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    Published on August 31, 2023 last updated on August 31, 2023

    The EU's Digital Services Act (DSA) is now in action

    Less than a week back, the European Union’s Digital Service Act went into effect, stirring up questions for companies. While the legislation specifically pertains to individuals from the EU, its repercussions will undoubtedly extend to other regions across the globe. Major international tech corporations might opt for a unified approach to oversee content and could consider the EU's notably rigorous standards as a reference point. In the US, legislators aiming to impose regulations on large tech companies have already started drawing ideas from the EU's regulations.

    The European Union’s DSA was first passed in December 2020 to establish legal rules for digital services in the EU, mainly for social media, online marketing platforms, and search engines. The recent upgrade was necessary to create a safer online environment in which users, including children and minors, are safeguarded from data breaches as technology grows. It was announced that companies with more than 45 million EU users would face the toughest rules: AliExpress, Apple App Store, Amazon Store, Google Maps, Meta, etc. The current act has requirements such as risks related to illegal content, rights such as freedom of expression, gender-based violence, and consumer protection, to name a few. To comply with children’s rights, targeted advertising based on children’s profiling is forbidden

    “We’re bringing our European values into the digital world. With strict rules on transparency and accountability, our Digital Services Act aims to protect our children, societies and democracies. As of today, very large online platforms must apply the new law.”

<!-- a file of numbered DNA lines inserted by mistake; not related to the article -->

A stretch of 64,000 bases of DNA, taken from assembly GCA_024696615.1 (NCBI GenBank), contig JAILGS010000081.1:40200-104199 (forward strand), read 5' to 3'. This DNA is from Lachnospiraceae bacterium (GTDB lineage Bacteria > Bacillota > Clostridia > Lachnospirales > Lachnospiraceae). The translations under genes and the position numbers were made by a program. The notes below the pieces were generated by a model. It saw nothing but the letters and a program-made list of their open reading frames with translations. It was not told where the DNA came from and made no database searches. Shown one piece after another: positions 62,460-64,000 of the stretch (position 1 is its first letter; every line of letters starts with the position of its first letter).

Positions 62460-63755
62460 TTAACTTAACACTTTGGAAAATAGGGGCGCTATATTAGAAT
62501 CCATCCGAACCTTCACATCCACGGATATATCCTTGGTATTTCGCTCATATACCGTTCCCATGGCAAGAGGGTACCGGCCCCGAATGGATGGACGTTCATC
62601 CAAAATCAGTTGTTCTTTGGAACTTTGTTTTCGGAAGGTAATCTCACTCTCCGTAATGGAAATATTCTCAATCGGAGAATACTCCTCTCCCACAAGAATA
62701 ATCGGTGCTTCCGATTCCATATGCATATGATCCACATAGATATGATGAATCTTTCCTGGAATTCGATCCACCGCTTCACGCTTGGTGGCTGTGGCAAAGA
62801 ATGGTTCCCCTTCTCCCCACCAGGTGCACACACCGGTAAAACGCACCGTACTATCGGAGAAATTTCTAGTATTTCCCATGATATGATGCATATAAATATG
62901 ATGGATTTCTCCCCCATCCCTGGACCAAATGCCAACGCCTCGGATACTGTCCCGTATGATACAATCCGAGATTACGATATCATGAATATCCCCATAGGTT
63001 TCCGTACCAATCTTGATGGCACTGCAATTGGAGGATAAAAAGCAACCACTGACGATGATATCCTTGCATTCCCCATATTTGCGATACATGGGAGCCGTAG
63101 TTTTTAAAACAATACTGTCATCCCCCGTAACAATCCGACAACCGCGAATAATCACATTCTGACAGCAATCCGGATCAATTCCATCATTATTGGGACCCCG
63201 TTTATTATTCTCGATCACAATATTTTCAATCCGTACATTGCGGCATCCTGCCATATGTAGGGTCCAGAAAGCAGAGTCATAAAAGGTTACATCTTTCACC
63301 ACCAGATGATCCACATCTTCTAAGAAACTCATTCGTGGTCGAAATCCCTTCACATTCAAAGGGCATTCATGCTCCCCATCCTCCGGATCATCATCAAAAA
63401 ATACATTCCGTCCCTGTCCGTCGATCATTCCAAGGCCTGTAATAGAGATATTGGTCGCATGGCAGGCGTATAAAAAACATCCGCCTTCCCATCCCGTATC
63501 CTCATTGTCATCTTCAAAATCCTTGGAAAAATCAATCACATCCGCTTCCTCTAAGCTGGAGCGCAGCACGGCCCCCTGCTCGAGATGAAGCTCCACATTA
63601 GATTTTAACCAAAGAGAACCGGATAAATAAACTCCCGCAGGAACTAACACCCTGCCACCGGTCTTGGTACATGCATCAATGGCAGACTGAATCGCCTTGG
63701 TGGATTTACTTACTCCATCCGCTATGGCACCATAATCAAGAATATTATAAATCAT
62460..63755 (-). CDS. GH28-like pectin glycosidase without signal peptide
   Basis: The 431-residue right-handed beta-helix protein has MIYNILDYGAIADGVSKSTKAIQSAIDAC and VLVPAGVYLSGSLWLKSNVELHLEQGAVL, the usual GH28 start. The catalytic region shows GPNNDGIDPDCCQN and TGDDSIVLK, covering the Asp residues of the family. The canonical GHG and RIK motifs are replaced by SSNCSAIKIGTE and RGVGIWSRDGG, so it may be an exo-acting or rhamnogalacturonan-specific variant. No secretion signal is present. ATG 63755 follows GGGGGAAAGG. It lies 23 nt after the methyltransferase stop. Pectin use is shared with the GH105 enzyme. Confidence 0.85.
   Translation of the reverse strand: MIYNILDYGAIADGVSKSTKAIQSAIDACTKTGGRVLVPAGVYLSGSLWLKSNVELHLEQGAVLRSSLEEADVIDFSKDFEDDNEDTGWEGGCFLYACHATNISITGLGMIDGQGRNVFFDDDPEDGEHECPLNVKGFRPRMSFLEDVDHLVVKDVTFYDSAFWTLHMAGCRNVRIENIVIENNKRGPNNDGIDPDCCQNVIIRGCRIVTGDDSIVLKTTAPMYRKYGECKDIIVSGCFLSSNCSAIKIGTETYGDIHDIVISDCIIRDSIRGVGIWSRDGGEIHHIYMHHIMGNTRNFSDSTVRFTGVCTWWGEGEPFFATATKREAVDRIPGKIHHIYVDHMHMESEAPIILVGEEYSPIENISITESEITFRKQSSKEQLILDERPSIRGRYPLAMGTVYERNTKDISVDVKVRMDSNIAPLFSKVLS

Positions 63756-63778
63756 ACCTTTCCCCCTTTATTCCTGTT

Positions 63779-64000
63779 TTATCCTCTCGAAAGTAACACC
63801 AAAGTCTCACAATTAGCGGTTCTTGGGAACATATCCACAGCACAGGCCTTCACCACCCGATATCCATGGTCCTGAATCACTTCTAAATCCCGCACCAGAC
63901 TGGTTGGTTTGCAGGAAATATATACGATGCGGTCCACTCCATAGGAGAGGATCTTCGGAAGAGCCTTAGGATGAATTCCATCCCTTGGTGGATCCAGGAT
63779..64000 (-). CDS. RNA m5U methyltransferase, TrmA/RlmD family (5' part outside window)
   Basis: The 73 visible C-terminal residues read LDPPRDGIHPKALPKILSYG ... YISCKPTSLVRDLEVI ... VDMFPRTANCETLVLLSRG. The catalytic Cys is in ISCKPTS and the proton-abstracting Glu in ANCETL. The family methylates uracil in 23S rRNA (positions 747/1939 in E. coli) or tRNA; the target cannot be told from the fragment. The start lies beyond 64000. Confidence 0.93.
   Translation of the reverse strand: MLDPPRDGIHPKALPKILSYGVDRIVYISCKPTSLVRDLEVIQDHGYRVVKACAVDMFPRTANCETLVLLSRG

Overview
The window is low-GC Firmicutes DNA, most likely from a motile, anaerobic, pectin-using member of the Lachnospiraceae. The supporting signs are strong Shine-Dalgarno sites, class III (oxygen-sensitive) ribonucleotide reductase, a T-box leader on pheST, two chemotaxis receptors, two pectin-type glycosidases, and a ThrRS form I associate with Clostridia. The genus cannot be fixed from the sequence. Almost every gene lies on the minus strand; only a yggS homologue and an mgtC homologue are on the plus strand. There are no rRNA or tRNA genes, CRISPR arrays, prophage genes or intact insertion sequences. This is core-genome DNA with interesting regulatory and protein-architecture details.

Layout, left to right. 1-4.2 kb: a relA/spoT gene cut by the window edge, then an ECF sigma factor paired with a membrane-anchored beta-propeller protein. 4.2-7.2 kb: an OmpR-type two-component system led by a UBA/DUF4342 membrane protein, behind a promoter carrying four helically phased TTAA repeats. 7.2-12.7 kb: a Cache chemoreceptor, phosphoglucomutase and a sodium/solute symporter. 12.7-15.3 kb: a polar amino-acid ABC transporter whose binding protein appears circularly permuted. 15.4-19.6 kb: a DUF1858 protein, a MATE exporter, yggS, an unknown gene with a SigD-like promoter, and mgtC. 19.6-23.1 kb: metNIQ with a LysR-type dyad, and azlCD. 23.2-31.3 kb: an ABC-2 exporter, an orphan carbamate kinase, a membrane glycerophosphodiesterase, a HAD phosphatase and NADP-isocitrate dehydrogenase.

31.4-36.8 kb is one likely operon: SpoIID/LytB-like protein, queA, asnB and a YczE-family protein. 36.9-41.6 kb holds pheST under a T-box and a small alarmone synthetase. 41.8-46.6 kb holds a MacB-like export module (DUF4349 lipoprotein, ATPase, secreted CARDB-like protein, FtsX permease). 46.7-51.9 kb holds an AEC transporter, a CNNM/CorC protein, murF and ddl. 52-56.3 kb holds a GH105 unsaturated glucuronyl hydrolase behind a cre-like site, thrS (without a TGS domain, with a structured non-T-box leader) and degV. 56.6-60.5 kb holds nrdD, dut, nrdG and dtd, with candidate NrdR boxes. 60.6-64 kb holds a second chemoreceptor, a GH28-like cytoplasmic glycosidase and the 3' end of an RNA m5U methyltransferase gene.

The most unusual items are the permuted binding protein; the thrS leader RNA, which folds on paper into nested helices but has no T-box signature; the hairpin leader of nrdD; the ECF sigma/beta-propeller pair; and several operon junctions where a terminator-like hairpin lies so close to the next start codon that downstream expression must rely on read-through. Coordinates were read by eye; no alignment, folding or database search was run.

-Ursula von der Leyen, President of the EU Commission (Source: Twitter)

    Big companies have already made major changes in their policies and have rolled out new features to respect the DSA. Amazon now has a new channel for users to report illegal products and is providing up-to-date information about third-party merchants. Tik Tok has rolled out an additional reporting option for harassment, hate speech, self-harm, and other sensitive topics. Users are allowed to turn off recommended videos and ask the app not to track their movement while scrolling and exploring content. 

    The GAFAM giant, Google, has now made it possible for researchers to access more data to understand more about how its products, Google Search, YouTube, Google Maps, Google Play and Shopping work. 

    “And in line with Google’s founding goal of using technology to benefit the lives of people around the world, we will continue working to make the internet more transparent and helpful for all of us” 

    -Laurie Richardson, Google’s Vice President for trust and safety (Source: Coin Geek)

    Companies that don’t follow the rules could face fines of up to 6 percent of their global revenue and could even be banned from the EU. Some companies, such as Amazon and Zalando (a German retailer), have pushed back on the DSA and have filed lawsuits against it. Amazon claims that they already comply with the new enforcements, and Zalando believes that they don’t meet the criteria of a big marketplace. 

    Further on, the focus will be on another milestone law when the EU names the tech companies that would be "gatekeepers" under the Digital Markets Act (DMA) by September 6.

    Is this the start of a global change towards safety and transparency? Join the conversation in our Yes We Trust community, a free discussion group for data privacy professionals and enthusiasts, on LinkedIn:

    Go to the Yes We Trust community

    avatar Jivika Lillaney

    Jivika Lillaney

    Content writer at Didomi. I am a digital creator who loves to explore the world and tick off things on my bucket list!